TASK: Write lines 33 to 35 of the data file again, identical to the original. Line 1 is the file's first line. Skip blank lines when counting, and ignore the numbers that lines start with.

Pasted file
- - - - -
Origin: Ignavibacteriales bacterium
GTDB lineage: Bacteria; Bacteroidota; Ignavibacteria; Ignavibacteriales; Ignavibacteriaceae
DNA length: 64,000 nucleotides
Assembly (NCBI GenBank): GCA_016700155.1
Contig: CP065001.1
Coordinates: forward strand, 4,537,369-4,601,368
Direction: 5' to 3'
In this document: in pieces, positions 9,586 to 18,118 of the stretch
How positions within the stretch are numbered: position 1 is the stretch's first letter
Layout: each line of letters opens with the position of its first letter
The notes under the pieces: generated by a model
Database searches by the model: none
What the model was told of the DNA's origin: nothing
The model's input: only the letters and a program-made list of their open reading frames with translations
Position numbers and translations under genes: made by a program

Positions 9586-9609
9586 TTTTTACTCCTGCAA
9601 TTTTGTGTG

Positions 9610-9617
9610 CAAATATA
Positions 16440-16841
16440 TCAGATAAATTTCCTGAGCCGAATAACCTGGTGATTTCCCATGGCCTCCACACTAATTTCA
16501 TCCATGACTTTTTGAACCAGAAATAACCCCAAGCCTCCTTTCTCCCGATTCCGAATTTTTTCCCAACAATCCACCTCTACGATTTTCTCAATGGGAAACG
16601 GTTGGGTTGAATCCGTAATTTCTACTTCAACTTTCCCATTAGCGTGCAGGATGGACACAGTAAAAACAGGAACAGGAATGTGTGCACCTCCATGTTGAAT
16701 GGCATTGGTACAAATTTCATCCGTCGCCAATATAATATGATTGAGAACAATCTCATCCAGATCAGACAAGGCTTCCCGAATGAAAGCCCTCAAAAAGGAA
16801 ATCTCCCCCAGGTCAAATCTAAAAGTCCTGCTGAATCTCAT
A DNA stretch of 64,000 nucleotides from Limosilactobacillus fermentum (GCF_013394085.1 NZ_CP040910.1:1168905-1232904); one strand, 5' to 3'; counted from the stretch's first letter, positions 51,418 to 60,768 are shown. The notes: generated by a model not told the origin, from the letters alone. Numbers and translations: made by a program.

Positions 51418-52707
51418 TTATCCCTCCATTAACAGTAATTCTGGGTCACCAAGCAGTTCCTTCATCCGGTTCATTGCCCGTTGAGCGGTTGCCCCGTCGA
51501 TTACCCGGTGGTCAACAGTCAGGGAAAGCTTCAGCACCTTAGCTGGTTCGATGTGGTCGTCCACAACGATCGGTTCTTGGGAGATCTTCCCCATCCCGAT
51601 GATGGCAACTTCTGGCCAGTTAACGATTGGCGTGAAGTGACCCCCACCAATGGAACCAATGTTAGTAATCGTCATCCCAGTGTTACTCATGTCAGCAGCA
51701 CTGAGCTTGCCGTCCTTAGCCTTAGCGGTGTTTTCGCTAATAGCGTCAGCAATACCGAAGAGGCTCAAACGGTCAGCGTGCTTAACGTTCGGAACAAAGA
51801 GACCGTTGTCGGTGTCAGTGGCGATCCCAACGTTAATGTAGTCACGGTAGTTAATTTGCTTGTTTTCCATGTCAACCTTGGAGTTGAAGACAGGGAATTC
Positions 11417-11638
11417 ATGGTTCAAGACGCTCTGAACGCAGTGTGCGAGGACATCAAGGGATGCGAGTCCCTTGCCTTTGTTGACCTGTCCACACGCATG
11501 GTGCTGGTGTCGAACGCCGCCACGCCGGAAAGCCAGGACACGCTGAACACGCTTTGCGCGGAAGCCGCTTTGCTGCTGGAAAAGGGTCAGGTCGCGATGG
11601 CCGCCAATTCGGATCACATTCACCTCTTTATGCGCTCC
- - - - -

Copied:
51801 GACCGTTGTCGGTGTCAGTGGCGATCCCAACGTTAATGTAGTCACGGTAGTTAATTTGCTTGTTTTCCATGTCAACCTTGGAGTTGAAGACAGGGAATTC
Positions 11417-11638
11417 ATGGTTCAAGACGCTCTGAACGCAGTGTGCGAGGACATCAAGGGATGCGAGTCCCTTGCCTTTGTTGACCTGTCCACACGCATG